If you are on Social Media at all, then you have seen the multitudes of posts about PANS PANDAS Awareness Day today. Some posts have just the facts. Some posts are personal. NEPANS is made up of both professionals working and those who are parents to with children with PANS and so we try to cover both points of view. I myself am a Mom who wants to support families and help provide resources to professionals so little kids like my own are helped quickly and thoroughly. Below is a short view into what it was like when our son first had PANS symptoms. It is not the full story. But a glimpse into our life with PANS. After you are done, please share at least one of the resources on this website. Awareness really does spread one person at a time. It was one person that told me to look into PANDAS. You never know who you can help by sharing what you know. And last but not least, tomorrow might not officially be PANS Awareness Day but the sharing should not stop. Thank you for help. Thank you for reading.
Gabriella True, NEPANS Board President
Many Doctors. Many Treatments: The long winding road of PANDAS from IVIG to PEX to Rituximab to Helminths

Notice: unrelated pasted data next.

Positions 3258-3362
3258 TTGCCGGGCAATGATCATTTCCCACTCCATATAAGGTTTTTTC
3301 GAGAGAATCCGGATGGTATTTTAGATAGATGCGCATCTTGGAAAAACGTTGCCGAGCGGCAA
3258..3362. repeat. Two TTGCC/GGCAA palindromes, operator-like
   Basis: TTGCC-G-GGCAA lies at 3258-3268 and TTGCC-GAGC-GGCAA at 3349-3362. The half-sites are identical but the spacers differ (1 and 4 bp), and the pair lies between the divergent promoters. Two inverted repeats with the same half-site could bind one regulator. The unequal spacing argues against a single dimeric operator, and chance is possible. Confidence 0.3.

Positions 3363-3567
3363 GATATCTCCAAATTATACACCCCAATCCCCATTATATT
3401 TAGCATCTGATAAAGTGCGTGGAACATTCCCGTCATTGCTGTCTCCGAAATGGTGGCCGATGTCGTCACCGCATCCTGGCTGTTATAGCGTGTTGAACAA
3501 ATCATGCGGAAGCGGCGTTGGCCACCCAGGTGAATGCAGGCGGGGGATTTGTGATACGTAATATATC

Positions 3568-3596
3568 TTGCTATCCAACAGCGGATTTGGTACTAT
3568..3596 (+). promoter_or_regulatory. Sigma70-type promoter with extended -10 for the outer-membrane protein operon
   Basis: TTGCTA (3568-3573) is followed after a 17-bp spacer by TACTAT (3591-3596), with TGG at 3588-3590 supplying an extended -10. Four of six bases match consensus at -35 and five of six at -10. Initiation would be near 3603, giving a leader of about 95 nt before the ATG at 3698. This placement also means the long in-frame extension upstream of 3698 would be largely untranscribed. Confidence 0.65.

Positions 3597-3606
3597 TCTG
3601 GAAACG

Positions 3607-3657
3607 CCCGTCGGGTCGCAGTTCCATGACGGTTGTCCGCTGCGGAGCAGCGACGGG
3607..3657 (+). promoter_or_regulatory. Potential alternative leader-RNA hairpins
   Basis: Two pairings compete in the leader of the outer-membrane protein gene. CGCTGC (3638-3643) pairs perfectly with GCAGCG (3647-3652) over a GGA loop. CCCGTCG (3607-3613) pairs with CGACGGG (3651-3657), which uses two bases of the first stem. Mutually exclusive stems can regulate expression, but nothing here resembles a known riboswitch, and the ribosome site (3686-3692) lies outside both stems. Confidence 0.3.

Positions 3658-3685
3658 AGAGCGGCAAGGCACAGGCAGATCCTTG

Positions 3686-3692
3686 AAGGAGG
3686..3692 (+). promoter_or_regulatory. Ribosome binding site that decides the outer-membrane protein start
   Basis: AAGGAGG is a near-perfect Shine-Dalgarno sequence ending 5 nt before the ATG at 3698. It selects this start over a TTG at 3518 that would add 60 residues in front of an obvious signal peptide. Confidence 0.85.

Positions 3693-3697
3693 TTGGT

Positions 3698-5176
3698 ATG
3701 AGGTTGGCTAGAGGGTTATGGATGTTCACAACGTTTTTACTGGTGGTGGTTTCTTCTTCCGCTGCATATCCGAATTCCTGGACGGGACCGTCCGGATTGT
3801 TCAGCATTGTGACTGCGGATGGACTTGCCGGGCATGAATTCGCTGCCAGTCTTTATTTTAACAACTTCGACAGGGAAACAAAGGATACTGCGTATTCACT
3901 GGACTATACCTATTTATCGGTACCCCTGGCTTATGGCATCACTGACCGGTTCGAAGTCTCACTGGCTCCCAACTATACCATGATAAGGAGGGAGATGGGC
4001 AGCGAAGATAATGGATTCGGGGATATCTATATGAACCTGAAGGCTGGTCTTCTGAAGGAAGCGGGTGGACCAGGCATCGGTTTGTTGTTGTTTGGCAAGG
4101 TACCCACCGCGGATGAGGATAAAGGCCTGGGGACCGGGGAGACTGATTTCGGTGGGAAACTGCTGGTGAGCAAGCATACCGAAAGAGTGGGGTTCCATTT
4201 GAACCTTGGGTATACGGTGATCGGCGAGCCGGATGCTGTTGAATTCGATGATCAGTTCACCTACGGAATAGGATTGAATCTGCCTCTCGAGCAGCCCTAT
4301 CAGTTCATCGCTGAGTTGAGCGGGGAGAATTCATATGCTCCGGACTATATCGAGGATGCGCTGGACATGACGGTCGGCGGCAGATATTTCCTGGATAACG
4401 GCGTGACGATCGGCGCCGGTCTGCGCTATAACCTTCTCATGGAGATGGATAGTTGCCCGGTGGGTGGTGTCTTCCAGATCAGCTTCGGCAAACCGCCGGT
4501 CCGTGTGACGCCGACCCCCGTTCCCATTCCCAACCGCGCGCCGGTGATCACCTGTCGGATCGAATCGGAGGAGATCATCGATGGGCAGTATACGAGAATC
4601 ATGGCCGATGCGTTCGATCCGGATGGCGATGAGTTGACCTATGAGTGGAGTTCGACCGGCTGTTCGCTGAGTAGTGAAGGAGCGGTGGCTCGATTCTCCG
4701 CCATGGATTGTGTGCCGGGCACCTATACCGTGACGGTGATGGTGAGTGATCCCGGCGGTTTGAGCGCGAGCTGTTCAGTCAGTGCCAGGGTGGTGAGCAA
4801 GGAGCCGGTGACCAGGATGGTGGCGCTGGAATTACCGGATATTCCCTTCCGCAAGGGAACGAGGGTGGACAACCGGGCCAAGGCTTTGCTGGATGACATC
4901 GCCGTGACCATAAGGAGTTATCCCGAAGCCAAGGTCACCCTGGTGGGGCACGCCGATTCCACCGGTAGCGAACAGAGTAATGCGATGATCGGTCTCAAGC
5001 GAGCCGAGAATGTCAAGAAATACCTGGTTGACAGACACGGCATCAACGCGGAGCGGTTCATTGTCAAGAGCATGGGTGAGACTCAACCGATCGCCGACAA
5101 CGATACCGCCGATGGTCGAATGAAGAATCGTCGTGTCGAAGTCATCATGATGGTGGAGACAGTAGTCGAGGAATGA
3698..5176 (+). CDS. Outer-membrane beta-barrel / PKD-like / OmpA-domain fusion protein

PANDAS diagnosis for two children
The summer of 2010 we moved from Chicago to NC. Days before we moved I had a doctor’s appointment scheduled to have Charlie’s kindergarten physical. That day he received 4 shots, chicken pox, polio, DTap and MMR. Shortly after, things got very dark. Rages that would last for hours and end in crying, begging us for help. Days filled with screaming, crying, kicking, spitting, biting. He lost eye contact. He would no longer let us touch him. He started to wet himself and the bed despite being potty trained for almost 3 years. He became obsessive. He became sensory deregulated; he stopped wearing clothes because he couldn’t stand the feeling of anything touching his body. He could once write his name as well as any 5 year olds, maybe better. That disappeared and he was barely capable of a creating a scribble. He started to have throat-clearing tics. He would cover his ears constantly because he couldn't stand noise; it would make him irritable and angry. He would have meltdowns every time we were in the car, screaming and kicking my chair while I was trying to drive. He stopped playing with other kids. He would stand, all alone in his own world on the playground. He stopped telling us he loved us. Our little boy was gone. While searching for answers, professionals told us everything from this is a reaction to our move over the summer, to bipolar disorder, to oppositional defiance disorder to finally Aspergers. I knew this wasn’t Aspergers, I would have seen signs before age 5. I fought the diagnosis but not without resistance. I was treated like a mother in denial even though I was anything but. After months of searching for answers we finally discovered PANDAS.